RALEIGH — Despite a multitude of economic setbacks this year due to the coronavirus, North Carolina’s manufacturing sector continues to play a major role in the state’s overall prosperity and its competitive advantage. Two weeks ago, Gov. Roy Cooper officially opened Manufacturing Week across North Carolina. According to the North Carolina Department of Commerce, the state has the seventh largest manufacturing economy in the United States with manufacturers contributing $100.1 billion to local GDP. Their figures show that for every $1.00 spent in manufacturing, $1.82 is generated for the economy. In 2019, this sector generated over 9,600 new jobs with investments totaling around $3.58 billion, and as many as 69% of economic development projects were related to manufacturing.
Although the state’s furniture manufacturers have certainly seen jobs move offshore due to increasing globalization and international trade, the state continues to produce a wide range of goods including pharmaceuticals, aircraft and automotive components, chemicals, and transportation equipment. In response to COVID-19, the industry has spent the better part of the last year producing and donating Personal Protective Equipment (PPE) and testing kits, and biomanufacturers have provided resources, research and development treatments, and detection tools to combat the pandemic.
As a result, the NC Chamber launched a new competition this year called the “Coolest Thing Made in NC” contest. Old Dominion Freight Line, Inc. of Thomasville partnered with the Chamber and the North Carolina Manufacturing Extension Partnership (NCMEP) to present the competition to celebrate the manufacturing sector’s impact and innovation. Old Dominion’s Senior VP of Sales, Greg Plemmons says they had the idea because as a less-than-truckload carrier, they see many unique and innovative products shipped on their trucks every day.
The Chamber initially received entries from over 70 nominees and invited the public to cast its votes through social media and online. The range of these homegrown businesses hail from locations across the state making everything from barbeque sauce, to T-shirts, to Clorox toilet wands, to Bojangles Spicy Cajun Fried Chicken. After two rounds of voting and 50,000 votes the top four finalists were Greensboro’s HondaJet Elite, Nashville’s George’s BBQ Sauce, Sanford’s Cat® 299D3 XE Compact Track Loader (CTL), and High Point’s Thomas Built Buses Saf-T-Liner® C2 Jouley™ Electric Bus. On October 2nd, Thomas Built Buses was crowned this year’s winner. Jackie Abou-Rizk who heads up the environmental department at Thomas Built Buses nominated the Saf-T-Liner C2 Jouley all electric bus to the contest.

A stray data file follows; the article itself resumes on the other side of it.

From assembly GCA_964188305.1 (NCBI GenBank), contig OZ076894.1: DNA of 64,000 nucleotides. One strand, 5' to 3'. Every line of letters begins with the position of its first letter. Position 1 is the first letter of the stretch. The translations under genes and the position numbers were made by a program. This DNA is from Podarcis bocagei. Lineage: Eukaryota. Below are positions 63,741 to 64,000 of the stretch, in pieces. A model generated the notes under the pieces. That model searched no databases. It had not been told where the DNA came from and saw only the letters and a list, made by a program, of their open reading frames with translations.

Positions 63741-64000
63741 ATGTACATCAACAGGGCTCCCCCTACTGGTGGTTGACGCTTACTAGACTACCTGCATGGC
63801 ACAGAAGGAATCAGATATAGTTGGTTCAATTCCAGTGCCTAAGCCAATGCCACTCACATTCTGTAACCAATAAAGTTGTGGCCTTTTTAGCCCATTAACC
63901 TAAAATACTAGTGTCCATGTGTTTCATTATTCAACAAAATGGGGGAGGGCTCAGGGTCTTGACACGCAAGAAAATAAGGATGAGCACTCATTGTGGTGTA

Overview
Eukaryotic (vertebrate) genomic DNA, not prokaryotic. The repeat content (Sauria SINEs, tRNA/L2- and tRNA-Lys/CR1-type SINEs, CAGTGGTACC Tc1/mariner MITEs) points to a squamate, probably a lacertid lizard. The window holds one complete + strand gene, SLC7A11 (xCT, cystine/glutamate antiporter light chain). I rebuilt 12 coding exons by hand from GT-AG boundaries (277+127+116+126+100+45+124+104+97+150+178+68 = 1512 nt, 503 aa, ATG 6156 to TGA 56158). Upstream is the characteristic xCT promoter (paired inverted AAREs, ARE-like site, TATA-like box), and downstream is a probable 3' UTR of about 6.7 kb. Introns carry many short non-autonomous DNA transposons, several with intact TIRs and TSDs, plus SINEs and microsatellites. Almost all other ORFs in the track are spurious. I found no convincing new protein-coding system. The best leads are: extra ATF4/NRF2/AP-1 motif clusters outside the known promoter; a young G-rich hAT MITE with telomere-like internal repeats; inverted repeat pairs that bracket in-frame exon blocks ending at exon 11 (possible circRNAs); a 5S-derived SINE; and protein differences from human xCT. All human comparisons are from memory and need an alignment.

“As we always say at the NC Chamber: what’s made in North Carolina makes North Carolina.”
NC Chamber President and CEO Gary Salamido
The new C2 Jouley is emissions-free, noise pollution-free, and fossil fuel-free making it ideal for in-town routes. It is the result of a joint commitment between TBB and Daimler Trucks North America to providing sustainable transportation solutions. Thomas Built Buses is a subsidiary of Daimler Trucks North America, a Daimler company. The bus includes specialized battery packaging for increased safety, can reach speeds of up to 65 mph and has an operating range of up to 135 miles. It charges in 2-3 hours at a Daimler charging station.
Founded in 1916 and headquartered in High Point, and all painted the iconic “National School Bus Glossy Yellow,” Thomas Built Buses are a well-known sight to teachers, parents and students across the nation. Since the first Thomas Built bus rolled off the assembly line, the company has been focused on delivering the smartest and most innovative buses it can come up with.
Mario DiFoggio, Manager of Direct Sales and Marketing for Thomas Built Buses says one of the best parts of the Coolest Thing Made in NC contest was seeing how broad the manufacturing base is in North Carolina. “It is quite eye opening to see everything from pickles to jets and electric school buses. It is quite an honor to have won this contest amid some very worthy competitors. North Carolina really does make some of the coolest products and we are proud to have called North Carolina our home for over 100 years.”
Chamber President and CEO Gary Salamido says the contest made clear that North Carolinians understand the significance of the state’s manufacturing community. “As we always say at the NC Chamber: what’s made in North Carolina makes North Carolina. When our lives were brought to a near standstill by COVID-19, manufacturers heroically and swiftly pivoted to produce the personal protective equipment needed to keep our state’s people and businesses healthy. We are grateful to the entire manufacturing community – the backbone of our state’s economy for more than a century,” Salamido adds.